Does law matter in the information environment? What can we learn from the experience of applying a particular legal regime to the online environment? Informational privacy (or to use the European term, data protection) provides an excellent illustration of the challenges faced by regulators who seek to secure user rights and shape online behavior. A comprehensive study of Israeli website compliance with information privacy regulation in 2003 and 2006 provides insights for understanding these challenges. The study examined the information privacy practices of 1360 active websites, determining the extent to which these sites comply with applicable legal requirements related to information privacy and examining other privacy-related practices. Information practices were explored on three levels: first, we examined the legal requirements applicable to each information practice under current Israeli law (legal analysis); second, we analyzed the declared privacy policies posted on each website; and third, we studied the actual information practices of each website. The findings show that only a small minority of websites comply with legal requirements. Most websites do not provide privacy protection to users at the level required by the law. Websites routinely collect personal data from users, although the practice of collecting data is slightly lower among commercial and organization websites than in other categories. Among public and private sector websites, compliance was relatively low, with 16% and 22% of websites that collect personal data giving users some sort of notice. The popular and sensitive websites, generally owned by large corporations, had substantially higher levels of compliance, and the most popular websites had the lowest number of violations. The overall picture that emerges from the findings is one in which the law seems to have only a relatively minor role in shaping users' privacy experiences online, while other forces and factors are clearly at play. The findings further suggest that information privacy regulation is most effective among commercial enterprises, which are better able to acquire legal advice and respond to potential legal liability. It is less effective among small enterprises and individual users who operate websites, because they typically cannot afford the somewhat sophisticated legal counsel that is required for establishing and maintaining a data protection policy. This is a troublesome conclusion, given growing threats to user privacy in the Web 2.0 environment. As a whole, the findings suggest that data protection regulators may be unable to craft a single legal measure that fits the Internet. Regulating the online behavior of various players may require tailored regulatory measures.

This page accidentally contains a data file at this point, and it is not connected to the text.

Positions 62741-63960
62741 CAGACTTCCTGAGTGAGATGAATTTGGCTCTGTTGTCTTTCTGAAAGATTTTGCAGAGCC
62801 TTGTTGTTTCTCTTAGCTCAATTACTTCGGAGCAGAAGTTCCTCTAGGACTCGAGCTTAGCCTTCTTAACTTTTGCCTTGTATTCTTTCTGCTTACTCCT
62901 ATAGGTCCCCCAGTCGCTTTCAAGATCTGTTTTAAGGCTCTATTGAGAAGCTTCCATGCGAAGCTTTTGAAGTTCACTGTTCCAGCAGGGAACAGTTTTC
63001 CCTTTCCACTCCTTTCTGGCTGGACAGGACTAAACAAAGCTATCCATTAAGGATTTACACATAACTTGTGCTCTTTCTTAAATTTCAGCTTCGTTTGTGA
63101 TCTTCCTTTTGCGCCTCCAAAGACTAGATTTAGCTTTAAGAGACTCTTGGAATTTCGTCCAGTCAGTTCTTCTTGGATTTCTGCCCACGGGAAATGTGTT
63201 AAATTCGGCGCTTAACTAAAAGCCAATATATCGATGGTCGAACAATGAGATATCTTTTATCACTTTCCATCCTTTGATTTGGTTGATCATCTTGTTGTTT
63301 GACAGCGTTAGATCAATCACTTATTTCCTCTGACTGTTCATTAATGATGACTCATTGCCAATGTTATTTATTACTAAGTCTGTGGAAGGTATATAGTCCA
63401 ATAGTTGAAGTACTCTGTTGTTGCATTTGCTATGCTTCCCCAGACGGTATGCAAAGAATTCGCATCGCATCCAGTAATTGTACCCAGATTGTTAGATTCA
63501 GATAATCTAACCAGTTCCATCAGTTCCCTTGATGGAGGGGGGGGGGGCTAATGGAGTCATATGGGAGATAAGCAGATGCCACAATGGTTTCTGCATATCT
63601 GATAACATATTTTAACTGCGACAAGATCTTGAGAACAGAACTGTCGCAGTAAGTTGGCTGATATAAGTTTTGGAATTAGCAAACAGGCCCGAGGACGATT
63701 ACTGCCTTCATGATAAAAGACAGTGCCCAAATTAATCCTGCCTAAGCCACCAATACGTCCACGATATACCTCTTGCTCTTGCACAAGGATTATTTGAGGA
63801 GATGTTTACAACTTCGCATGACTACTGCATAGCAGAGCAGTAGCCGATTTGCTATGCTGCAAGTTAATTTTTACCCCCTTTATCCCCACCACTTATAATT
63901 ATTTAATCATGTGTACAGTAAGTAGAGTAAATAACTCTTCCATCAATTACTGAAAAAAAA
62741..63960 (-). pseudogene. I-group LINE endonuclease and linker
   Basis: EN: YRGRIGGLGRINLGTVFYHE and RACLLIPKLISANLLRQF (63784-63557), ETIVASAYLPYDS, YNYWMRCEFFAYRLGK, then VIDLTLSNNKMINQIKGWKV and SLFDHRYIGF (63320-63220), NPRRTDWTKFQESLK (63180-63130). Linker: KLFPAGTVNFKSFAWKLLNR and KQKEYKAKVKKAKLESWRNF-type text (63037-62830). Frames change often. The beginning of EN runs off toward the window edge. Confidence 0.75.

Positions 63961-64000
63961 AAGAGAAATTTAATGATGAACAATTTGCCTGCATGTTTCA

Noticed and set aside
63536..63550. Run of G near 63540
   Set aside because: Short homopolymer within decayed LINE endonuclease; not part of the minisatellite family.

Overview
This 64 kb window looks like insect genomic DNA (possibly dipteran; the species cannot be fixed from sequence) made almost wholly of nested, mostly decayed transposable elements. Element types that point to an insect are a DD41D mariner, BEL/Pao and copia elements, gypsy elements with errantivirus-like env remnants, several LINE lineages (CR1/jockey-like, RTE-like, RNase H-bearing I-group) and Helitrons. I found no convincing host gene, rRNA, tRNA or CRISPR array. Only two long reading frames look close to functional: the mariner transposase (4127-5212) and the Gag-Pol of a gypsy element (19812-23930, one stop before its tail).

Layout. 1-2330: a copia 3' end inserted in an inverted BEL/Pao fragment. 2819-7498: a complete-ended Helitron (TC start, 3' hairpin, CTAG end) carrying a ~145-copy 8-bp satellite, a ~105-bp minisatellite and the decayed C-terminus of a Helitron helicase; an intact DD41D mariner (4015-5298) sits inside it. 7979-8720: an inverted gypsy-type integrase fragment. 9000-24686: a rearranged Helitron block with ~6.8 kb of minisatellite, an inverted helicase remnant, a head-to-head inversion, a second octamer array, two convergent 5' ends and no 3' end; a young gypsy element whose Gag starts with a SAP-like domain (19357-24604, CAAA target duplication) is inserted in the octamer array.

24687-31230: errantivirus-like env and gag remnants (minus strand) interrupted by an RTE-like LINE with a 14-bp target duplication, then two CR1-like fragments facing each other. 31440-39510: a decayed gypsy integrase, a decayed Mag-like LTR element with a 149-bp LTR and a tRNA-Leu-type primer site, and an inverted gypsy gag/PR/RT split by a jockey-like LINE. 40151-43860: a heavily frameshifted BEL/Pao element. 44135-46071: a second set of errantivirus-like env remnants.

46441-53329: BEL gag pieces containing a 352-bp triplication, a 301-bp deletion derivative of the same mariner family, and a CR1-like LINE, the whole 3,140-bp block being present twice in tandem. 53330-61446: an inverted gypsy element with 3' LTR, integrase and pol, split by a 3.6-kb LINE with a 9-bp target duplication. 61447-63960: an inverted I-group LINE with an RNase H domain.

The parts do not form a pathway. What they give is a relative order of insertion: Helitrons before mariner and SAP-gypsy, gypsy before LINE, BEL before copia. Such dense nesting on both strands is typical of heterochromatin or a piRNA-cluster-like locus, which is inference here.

Michael Birnhack & Niva Elkin-Koren,
Does Law Matter Online - Empirical Evidence on Privacy Law Compliance,
Mich. Telecomm. & Tech. L. Rev.
Available at: http://repository.law.umich.edu/mttlr/vol17/iss2/1